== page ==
Experts think environmental upturn from COVID-19 may only be temporary


AP Photo/Ross D. Franklin

Framed by saguaro cactus, the downtown Phoenix skyline is easier to see, Tuesday, April 7, 2020, as fewer motorists in Arizona are driving, following the state stay-at-home order due to the coronavirus, and it appears to be improving the air quality and decreasing the effects vehicle emissions have on the environment.

As COVID-19  continues to spread around the globe, more precautions and restrictions are being created to help slow the spread of the virus, forcing many people to abandon their jobs and daily lives to help combat the spreading of the virus.

Businesses, stores and the entertainment industry have been forced to shut down as well as several public parks and locations, while traveling has been heavily restricted. Despite the difficulties that people are facing in the wake of COVID-19, one of the few silver linings to come out of it is how the environment seems to be improving due to the decreased presence of humanity’s carbon footprint.

Several cities, including Los Angeles, Manila, New York City, and Milan have been reporting some of the cleanest air quality that they have seen in many years. Not only cities, but countries, including China, have been reporting improving air quality due to the reduced amount of emissions that are usually emitted by cars, buses, planes, and other forms of transportation. This is most likely the result of the quarantines restricting where people can go to via car and the increase of people walking as a form of exercise or entertainment.

While the improvement of the planet’s air quality has been a silver lining during these difficult times, there are concerns that the improvements that the environment has been experiencing will only be temporary.

While people aren’t currently driving around because they are unable to work, go out to eat, or enjoy some form of entertainment beyond their devices to help them occupy their time, it doesn’t mean that these improvements will last. Some experts believe that once the quarantine restrictions are lifted and life returns to a more normal state, o2 and co emissions in the air quality will rise once again.

Mark Potosnak, an associate professor of environmental sciences and studies at DePaul University, said that while the current lack of emissions in the atmosphere is currently helpful, it is only a short-term solution to a much larger problem. He also pointer out that these short-term benefits not only extend to the atmosphere, but also to national parks located around the country. With many national parks being closed to encourage social distancing, it helps reduce the amount of liter that gets left behind by tourists .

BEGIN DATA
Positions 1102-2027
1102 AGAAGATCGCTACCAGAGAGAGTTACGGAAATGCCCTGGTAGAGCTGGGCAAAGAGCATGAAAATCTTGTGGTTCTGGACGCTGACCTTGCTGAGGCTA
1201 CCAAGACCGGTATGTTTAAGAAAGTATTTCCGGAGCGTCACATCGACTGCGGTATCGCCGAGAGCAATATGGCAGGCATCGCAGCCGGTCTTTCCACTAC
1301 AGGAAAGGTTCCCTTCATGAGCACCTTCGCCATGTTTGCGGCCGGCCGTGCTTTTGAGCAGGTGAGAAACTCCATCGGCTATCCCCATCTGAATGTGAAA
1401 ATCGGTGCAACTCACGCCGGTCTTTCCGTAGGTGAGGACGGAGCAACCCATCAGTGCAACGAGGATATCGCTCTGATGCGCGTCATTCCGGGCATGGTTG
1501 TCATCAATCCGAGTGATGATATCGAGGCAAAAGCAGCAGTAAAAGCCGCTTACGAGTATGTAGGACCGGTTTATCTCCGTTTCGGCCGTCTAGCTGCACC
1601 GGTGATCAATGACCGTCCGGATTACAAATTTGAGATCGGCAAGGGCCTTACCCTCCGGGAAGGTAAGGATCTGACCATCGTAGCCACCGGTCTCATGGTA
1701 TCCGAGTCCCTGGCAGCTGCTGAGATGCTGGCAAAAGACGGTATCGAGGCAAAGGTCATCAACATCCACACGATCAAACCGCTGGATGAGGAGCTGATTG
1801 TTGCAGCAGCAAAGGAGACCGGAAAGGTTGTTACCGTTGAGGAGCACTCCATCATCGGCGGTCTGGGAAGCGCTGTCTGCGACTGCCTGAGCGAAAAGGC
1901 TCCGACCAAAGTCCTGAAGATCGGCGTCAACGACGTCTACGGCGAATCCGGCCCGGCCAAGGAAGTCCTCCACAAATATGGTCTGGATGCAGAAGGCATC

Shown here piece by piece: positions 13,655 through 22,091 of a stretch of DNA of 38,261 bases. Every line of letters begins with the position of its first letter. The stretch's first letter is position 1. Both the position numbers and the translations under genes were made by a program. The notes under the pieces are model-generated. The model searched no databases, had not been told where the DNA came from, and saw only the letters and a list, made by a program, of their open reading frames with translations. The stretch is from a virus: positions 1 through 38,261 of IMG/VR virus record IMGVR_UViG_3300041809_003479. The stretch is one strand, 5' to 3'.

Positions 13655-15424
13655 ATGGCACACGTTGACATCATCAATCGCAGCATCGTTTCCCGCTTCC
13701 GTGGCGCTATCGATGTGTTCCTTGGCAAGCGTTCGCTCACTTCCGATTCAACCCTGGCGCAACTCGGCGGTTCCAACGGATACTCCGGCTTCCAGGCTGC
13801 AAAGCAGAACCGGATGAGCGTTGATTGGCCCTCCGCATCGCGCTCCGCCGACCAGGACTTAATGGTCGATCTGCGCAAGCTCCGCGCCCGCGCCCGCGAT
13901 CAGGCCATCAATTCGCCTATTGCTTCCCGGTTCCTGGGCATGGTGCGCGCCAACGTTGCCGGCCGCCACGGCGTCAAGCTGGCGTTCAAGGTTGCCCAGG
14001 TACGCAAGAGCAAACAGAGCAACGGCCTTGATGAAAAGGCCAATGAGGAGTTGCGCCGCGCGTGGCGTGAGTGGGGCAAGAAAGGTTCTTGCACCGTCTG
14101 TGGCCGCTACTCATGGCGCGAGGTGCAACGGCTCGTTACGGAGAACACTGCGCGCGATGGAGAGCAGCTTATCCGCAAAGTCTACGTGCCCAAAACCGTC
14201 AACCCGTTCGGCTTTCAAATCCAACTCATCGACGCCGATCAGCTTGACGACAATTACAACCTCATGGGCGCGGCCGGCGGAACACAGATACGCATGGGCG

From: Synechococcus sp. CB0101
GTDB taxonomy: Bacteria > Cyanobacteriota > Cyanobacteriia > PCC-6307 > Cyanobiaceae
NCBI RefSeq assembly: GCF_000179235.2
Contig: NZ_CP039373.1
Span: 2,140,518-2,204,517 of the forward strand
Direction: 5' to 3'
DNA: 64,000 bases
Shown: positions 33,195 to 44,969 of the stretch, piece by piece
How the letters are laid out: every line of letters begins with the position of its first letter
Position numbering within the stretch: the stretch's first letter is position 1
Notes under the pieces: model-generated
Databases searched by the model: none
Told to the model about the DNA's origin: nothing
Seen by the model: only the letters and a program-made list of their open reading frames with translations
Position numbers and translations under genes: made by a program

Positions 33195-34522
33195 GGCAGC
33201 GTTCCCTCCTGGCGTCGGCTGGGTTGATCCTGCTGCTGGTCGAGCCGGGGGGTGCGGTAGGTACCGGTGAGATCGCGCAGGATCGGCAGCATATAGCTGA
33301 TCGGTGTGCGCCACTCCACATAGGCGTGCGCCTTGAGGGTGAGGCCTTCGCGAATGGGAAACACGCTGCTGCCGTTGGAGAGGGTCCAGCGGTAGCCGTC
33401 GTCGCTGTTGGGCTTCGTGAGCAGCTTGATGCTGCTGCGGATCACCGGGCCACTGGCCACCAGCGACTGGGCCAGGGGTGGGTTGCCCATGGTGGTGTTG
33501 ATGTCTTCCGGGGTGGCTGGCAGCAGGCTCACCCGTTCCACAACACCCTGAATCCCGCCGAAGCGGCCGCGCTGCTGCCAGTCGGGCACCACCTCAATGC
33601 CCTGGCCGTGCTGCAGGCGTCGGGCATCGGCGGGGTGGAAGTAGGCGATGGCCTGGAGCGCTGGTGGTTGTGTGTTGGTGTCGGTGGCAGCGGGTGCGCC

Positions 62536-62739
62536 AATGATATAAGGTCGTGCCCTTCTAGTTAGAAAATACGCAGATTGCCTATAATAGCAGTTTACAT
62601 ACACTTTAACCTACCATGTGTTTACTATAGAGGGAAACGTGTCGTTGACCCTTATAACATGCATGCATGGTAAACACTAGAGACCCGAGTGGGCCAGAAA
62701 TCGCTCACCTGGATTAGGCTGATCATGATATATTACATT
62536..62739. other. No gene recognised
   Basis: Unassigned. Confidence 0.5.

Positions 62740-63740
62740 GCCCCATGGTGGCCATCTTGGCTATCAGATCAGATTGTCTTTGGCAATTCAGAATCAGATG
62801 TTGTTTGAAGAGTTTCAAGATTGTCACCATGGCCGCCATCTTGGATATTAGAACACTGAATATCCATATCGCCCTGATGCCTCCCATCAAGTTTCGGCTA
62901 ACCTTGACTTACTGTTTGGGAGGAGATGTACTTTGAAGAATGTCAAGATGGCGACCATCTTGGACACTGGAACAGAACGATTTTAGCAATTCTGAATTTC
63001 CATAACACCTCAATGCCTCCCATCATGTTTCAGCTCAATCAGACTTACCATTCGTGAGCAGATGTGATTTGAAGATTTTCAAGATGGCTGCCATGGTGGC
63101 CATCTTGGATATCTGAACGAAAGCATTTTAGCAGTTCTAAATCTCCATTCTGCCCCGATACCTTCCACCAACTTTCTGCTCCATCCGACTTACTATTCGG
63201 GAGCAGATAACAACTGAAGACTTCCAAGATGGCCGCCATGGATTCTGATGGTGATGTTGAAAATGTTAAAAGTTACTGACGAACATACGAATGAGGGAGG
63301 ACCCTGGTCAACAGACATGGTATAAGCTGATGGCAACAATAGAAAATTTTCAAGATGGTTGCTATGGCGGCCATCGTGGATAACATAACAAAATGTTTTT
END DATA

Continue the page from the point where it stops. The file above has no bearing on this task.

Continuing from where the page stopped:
“If you don’t have as many people there is a short-term benefit.” Potosnak said.

With this chance for the planet to recover, it does raise the question of whether countries or humans in general will begin to change their habits in an effort to end climate change. These changes don’t, however, take away the possibility that the emissions problems will disappear after COVID-19.

Barbara Willard, an associate professor of communication studies at DePaul who also focuses on environmental studies, said that the economic downturn from COVID-19, including the decrease in gasoline and oil sales, have helped contribute to the recovery of air quality. Willard had also stated, “I don’t think they would use COVID as an opportunity to that,” referring to current legislation or regulations on gas emissions remaining the same post-virus. The thought of restoring their economies may most likely be at the forefront of most countries, so the possibility that they would also monopolize this time to combat climate change is not a possibility.

The possibility of individuals taking climate change more seriously is a greater possibility. Some people have begun taking the initiative, such as going on walks more or getting less take out food, however these changes are most likely the result of people adapting to the current situation that they are finding themselves in. With all of the major events and changes taking place, environmentalism will most likely take a back seat with individuals as well. But there will be those who will use these changes as an opportunity to shine a light on how the reduction of emissions in everyday life would be beneficial to the rest of the world.

While the world may show interest for a while, the focus will mostly be on how the world is recovering post-virus. Alec Muschong, a senior at Northern Illinois University, said that the focus will eventually go away once COVID-19 becomes less of a problem. “I think people will pay attention for a short amount of time, but not enough to become hardcore environmentalists,” Muschong said.

COVID-19 has helped shed a light on how the human race needs to endorse legislation to better improve the planets air quality. With the virus spreading, there is currently no new or current environmental legislation to take advantage of the situation. It is still unclear whether or not scientists and world leaders will change gas emission policies once the virus has ended.